Skip to main content

What is the Pell Grant Worth?

The Pell Grant got its start as the Basic Education Opportunity Grant, or BEOG sometime in the 1970's; it was later named for Rhode Island Senator Claiborne Pell.  The idea was simple: To provide a basic level of financial support for students from low income families who aspired to go to college.

It's almost certainly had a lot to do with increased levels of educational attainment in America, but rapid tuition increases, coupled with lower increases for the Pell, means the gap between Pell and tuition has gotten bigger over time.

The College Board has complied a lot of good data on this and other financial aid trends in its report, updated annually, on its Higher Education Trends site, where you can download the data. Unfortunately, the data looks like this when you get it.  Maybe you can extract the insight; I can't.



So I pulled it into Tableau and spent an hour or so with it to see what I could find.  It's below.  The College Board has calculated enrollment-weighted average tuition by type (4-year public and 4-year private, not-for-profit) which makes comparisons easier, and has adjusted everything (including the maximum Pell Grant) for inflation.  You can see on the three views what's happened to tuition, fees, and Pell; how much they've changed on a percentage basis; and the purchasing power of Pell over time.

Occasionally (OK, frequently) I've criticized highly selective institutions for enrolling very low percentages of Pell Grant students in their freshman class.  If you wanted to argue that they don't make much business sense, you might have a point.  But you'd also be right in pointing out that the diminished purchasing power of Pell is due in large part to rapid increases in tuition. So there's plenty of blame to go around.

What else do you see?




Comments

Popular posts from this blog

2018 Admissions Data

This is always a popular post, it seems, and I've had a couple of people already ask when it was going to be out.  Wait no more. This is IPEDS 2018 admissions data, visualized for you in two different ways.  You can switch using the tabs across the top. The first view is the universe of colleges and universities that report data; not every college is required to, and a few leave data out, and test optional colleges are not supposed to report test scores.  But IPEDS is not perfect, so if you find any problems, contact the college. On the first view, you'll see 1,359 four-year private and public, not-for-profit institutions displayed.  In order to make this as clean as possible, I've taken out some specialty schools (nursing, business, engineering, etc.) as many of those don't have complete data.  But you can put them back in using the filter at top right. Hover over any bar, and a little chart pops up showing undergraduate enrollment by ethnicity. You can also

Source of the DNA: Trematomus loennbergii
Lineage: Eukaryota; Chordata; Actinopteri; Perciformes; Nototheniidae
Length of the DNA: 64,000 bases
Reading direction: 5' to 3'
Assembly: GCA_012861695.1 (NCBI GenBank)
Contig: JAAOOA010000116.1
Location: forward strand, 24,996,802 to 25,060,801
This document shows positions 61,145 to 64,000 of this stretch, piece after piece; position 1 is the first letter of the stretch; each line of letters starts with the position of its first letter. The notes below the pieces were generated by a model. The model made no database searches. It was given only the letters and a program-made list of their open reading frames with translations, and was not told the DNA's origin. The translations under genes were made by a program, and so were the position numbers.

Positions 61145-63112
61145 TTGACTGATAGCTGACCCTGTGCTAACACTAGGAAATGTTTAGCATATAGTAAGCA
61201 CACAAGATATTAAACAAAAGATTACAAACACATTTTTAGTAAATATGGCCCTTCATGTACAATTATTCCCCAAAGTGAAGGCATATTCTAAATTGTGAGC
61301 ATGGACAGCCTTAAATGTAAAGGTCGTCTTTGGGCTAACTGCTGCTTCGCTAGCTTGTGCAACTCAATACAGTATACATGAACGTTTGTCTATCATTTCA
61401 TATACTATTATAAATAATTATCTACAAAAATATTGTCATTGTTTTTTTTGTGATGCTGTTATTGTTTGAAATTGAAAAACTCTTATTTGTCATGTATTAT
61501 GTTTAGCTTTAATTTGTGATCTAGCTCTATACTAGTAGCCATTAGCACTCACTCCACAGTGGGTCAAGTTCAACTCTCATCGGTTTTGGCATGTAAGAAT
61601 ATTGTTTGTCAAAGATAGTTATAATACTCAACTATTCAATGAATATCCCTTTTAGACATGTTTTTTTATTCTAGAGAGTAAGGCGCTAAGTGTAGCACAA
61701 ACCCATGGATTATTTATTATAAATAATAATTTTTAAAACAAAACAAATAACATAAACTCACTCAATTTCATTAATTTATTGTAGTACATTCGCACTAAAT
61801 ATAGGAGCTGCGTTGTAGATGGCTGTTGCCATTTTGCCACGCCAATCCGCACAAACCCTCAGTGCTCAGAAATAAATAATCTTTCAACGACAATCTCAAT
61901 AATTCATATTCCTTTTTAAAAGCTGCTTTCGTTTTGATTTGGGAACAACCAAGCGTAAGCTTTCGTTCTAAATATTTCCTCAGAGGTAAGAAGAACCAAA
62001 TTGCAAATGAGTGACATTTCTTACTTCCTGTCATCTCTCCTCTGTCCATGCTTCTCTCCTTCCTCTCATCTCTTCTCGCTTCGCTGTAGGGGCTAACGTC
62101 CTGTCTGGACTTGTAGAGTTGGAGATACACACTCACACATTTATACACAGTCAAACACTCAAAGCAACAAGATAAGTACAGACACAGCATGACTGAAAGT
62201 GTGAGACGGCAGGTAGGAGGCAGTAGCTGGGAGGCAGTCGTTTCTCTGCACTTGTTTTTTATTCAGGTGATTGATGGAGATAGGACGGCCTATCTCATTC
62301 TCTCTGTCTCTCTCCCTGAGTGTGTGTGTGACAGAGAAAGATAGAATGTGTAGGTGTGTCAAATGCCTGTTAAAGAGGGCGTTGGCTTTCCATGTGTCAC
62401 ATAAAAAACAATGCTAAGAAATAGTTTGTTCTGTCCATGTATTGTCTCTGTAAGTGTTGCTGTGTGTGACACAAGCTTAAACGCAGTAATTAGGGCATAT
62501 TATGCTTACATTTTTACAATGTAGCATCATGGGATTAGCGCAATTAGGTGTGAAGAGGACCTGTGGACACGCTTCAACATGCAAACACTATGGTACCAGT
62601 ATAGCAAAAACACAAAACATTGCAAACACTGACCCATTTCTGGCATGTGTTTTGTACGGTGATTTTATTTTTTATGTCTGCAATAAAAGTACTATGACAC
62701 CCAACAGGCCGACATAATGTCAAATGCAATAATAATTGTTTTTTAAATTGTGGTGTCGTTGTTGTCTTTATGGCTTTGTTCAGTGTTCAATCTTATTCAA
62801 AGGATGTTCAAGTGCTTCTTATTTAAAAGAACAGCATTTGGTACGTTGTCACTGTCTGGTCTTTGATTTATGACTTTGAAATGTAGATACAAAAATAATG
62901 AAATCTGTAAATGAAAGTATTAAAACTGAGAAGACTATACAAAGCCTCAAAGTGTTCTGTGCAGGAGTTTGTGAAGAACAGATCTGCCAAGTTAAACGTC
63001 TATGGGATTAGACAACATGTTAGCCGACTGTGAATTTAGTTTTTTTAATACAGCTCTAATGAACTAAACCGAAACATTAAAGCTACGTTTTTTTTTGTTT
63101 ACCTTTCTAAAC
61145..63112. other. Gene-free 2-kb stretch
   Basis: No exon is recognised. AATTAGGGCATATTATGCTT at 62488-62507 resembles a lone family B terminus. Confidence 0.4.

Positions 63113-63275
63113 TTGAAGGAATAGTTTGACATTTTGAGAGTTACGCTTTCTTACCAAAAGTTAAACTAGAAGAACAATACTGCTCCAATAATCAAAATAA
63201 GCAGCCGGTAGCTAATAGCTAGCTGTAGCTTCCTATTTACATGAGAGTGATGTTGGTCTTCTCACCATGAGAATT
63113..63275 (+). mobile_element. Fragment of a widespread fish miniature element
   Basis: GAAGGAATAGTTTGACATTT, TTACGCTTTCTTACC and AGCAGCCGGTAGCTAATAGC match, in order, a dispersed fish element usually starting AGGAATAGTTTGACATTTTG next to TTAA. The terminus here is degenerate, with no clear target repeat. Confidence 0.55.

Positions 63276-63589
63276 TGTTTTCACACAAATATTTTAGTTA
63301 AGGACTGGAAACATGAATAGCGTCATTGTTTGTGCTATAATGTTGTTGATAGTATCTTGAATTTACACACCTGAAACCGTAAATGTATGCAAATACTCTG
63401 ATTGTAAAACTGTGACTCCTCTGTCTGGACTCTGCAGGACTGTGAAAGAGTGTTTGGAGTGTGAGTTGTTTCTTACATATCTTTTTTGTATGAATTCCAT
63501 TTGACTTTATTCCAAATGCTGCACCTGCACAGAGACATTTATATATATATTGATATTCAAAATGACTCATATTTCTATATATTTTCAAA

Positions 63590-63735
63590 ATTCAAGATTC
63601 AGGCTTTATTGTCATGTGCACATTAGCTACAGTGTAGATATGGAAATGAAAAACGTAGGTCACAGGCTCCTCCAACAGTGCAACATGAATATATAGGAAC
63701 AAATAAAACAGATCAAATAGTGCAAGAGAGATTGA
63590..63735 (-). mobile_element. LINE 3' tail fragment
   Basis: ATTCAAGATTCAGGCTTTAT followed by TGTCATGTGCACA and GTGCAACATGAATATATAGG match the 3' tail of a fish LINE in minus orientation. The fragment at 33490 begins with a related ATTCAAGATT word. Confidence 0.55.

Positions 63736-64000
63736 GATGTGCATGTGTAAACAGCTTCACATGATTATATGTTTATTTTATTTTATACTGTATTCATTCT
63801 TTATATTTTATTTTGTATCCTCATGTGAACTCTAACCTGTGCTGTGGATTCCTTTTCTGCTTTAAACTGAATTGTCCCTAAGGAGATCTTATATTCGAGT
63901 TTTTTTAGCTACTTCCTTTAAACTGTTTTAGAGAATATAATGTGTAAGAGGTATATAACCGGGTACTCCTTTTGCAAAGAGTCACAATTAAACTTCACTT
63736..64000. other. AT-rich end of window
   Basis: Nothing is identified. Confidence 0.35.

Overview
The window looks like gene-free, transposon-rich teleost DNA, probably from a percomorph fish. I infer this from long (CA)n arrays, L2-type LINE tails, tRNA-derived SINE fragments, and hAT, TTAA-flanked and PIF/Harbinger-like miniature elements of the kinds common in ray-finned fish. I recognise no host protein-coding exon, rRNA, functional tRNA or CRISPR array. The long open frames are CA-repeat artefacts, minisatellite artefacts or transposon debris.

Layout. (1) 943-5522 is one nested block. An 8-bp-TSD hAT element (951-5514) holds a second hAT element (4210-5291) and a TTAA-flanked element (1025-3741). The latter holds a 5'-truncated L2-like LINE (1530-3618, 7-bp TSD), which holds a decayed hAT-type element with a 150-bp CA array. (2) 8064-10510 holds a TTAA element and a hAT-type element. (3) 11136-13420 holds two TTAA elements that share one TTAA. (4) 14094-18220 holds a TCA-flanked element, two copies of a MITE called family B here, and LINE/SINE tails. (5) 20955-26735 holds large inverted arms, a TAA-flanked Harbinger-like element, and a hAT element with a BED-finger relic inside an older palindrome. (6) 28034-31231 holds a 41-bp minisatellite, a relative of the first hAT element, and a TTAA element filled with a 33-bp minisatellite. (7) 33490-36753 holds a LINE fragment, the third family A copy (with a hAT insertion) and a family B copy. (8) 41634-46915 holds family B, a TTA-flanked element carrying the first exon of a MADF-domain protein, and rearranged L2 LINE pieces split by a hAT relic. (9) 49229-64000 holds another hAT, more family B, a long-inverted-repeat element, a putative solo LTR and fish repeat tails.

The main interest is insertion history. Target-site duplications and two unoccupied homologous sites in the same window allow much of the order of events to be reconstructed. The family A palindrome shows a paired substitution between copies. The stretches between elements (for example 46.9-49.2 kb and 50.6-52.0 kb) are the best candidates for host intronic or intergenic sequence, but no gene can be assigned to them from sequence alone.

So you think you're going back to the SAT and ACT?

Now that almost every university in the nation has gone test-optional for the 2021 cycle out of necessity, a nagging question remains: How many will go back to requiring tests as soon as it's possible?  No one knows, but some of the announcements some colleges made sounded like the kid who only ate his green beans to get his screen time: They did it, but they sure were not happy about it.  So we have some suspicions about the usual suspects. I don't object to colleges requiring tests, of course, even though I think they're not very helpful, intrinsically biased against certain groups, and a tool of the vain.  You be you, though, and don't let me stop you. However, there is a wild card in all of this: The recent court ruling prohibiting the University of California system from even using--let alone requiring--the SAT or ACT in admissions decisions next fall.  If you remember, the Cal State system had already decided to go test blind, and of course community colleges in

Yes, your yield rate is still falling

In 2015, I wrote this post on falling yield rates.  It was pretty obvious to many of us in the profession that this trend was widespread, and largely driven by a dramatic increase in applications against a more modest increase in actual students who could or would enroll. It apparently wasn't so obvious to everyone.  Response was much stronger than I thought it would be, and I never had seen so many requests from people who wanted to share it with their trustees (btw, this is public; you never have to ask permission to share). So I redid it, using trend data from 2005 to 2018.  First a couple of definitions: Admit rate is the percentage of applicants who were offered admission (admits/applicants). Yield rate is the percentage of admitted students who enroll (enrollers/admits). Draw rate is not commonly known, and I wish I remember who first mentioned it to me in the 1980's.  It stuck with me and is a valuable metric, I think, as we attempt to measure market posi